It’s one thing to recognize the prevalence of these very human biases. It’s another thing, however, to indulge them–and it is unforgivable to cater to them through public policies rather than basing those policies on medical and scientific knowledge.

If we really want to achieve that first definition of American “exceptionalism,” we will stop denigrating and dismissing scientific and other expertise, stop scorning people who know what they’re doing as “elitists,” and stop electing people. who pander to our biases rather than those willing to base policy decisions on the best information available.


Producing A Shared Reality

A major element in the rightwing attack on “Fake News” is the assertion that platforms like Google and Facebook skew to the left, that they privilege liberal results.

Scholars and journalists, for their part, worry about the “filter bubble”–the use of sophisticated algorithms to target individuals with information that is consistent with their pre-existing biases.

A recent study focused on Google provides some reassurance on both counts.  

Google News does not deliver different news to users based on their position on the political spectrum, despite accusations from conservative commentators and even President Donald Trump. Rather than contributing to the sort of “echo chamber” problem that critics fear have plagued Facebook and other social media networks, our research has found that Google News algorithms recommended virtually identical news sources to both liberals and conservatives. That’s an important point to keep in mind when evaluating accusations that Google News is biased.

Our findings are part of an ample and growing body of research on this question. Online services – including Google’s regular search function – may provide intensely personalized information. But media scholars like us have found that when it comes to news, search engines and social media tend to lead people not to a more narrow set of sources, but rather to a broader range of information. In fact, we found, Google News is designed to avoid personalized search results, intentionally constructing a shared public conversation based on traditional criteria of journalistic values.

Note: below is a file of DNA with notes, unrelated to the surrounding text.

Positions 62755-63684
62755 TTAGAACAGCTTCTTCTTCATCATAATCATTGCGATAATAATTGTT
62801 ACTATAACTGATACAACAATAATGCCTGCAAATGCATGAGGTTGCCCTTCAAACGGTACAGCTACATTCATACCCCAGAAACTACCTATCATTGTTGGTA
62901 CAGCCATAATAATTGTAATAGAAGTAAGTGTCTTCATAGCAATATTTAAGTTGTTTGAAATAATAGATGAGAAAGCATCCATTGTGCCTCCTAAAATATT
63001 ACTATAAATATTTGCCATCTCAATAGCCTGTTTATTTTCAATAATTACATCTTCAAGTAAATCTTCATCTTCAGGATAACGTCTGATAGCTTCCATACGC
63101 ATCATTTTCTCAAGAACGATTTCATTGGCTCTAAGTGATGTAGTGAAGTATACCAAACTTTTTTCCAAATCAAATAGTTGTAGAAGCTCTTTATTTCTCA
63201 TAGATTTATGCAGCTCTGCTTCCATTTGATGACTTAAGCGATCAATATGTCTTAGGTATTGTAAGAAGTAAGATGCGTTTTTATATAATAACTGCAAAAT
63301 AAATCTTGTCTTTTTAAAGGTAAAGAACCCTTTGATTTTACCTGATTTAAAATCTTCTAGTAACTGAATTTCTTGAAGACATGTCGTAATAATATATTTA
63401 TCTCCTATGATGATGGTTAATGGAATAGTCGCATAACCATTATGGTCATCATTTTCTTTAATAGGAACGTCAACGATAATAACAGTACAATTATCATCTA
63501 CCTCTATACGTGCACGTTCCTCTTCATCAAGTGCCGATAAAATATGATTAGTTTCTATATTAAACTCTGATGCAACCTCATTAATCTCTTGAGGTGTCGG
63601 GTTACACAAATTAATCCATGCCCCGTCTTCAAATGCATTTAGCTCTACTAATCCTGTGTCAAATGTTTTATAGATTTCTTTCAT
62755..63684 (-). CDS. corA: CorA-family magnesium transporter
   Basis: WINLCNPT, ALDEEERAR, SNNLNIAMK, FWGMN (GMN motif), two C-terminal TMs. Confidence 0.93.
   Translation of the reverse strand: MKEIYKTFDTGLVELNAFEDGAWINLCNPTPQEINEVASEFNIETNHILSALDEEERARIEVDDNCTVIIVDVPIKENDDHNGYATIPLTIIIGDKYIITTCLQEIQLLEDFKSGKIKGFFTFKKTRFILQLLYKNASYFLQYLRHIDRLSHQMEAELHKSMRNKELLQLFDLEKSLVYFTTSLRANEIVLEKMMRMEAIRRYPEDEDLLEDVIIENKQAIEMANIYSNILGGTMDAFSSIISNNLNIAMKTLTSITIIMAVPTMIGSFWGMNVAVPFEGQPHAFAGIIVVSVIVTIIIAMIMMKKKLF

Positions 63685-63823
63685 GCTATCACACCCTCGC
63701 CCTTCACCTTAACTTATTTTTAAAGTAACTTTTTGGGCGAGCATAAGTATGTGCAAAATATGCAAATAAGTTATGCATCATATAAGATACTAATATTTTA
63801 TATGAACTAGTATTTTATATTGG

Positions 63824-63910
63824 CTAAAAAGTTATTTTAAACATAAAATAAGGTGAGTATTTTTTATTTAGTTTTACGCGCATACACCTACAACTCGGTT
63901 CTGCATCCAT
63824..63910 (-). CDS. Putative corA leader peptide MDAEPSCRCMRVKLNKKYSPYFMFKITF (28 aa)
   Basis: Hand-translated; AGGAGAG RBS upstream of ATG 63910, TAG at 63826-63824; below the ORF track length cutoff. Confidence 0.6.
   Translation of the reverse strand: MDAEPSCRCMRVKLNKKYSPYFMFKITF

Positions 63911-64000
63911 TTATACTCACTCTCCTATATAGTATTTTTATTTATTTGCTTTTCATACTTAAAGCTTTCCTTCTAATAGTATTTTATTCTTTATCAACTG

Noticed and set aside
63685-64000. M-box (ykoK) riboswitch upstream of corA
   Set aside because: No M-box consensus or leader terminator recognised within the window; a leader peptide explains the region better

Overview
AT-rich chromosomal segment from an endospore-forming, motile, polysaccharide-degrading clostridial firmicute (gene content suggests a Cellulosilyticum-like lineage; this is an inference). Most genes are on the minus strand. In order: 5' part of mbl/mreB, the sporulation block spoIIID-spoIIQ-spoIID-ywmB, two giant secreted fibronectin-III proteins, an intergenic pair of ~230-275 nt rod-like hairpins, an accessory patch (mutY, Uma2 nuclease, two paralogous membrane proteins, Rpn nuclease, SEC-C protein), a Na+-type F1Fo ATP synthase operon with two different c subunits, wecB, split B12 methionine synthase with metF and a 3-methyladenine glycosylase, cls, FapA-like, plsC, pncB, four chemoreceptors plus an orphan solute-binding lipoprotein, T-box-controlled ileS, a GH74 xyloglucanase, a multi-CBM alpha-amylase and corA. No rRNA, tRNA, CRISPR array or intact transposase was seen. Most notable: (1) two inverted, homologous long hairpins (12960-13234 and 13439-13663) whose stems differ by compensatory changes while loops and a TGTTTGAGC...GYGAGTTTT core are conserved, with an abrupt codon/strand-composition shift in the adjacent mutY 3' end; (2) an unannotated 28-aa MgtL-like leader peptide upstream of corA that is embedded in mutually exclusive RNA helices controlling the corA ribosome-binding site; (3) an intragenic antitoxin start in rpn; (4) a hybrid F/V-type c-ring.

The construction of that public conversation is critically important. As the eminent media historian Paul Starr has observed, “journalism isn’t just about uncovering facts and framing stories; it is about assembling a public to read and react to those stories.” In other words, there is a crucial difference between an audience and a public.

Journalism in a democratic system is about more than dissemination of news; it’s about the creation of shared awareness. It’s about enabling citizens to occupy the same reality.  It’s about facilitating meaningful communication. As the information environment continues to fracture into smaller and more widely dispersed niches, many of us worry that we are in danger of losing the common ground upon which public communication and discourse depend.

When cities had one or two widely-read newspapers, residents were at least exposed to the same headlines, even if they didn’t read the articles. When large numbers of Americans tuned in to Walter Cronkite or to his competitors on one of the other two networks, they heard reports of the same events. If today’s citizens do not encounter even that minimal amount of shared information, if different constituencies access different media sources and occupy incommensurate realities, the concept of a public becomes meaningless.  Informed debate becomes impossible.  In that sort of fractured and fragmented environment, how do citizens engage in self-government?

If I say this is a table, and you insist it’s a chair, how do we come to an agreement about its use?

I hope this study, and the others it cites, are right–and that Americans retain enough of a common language and share enough of a common reality to qualify as a “public.”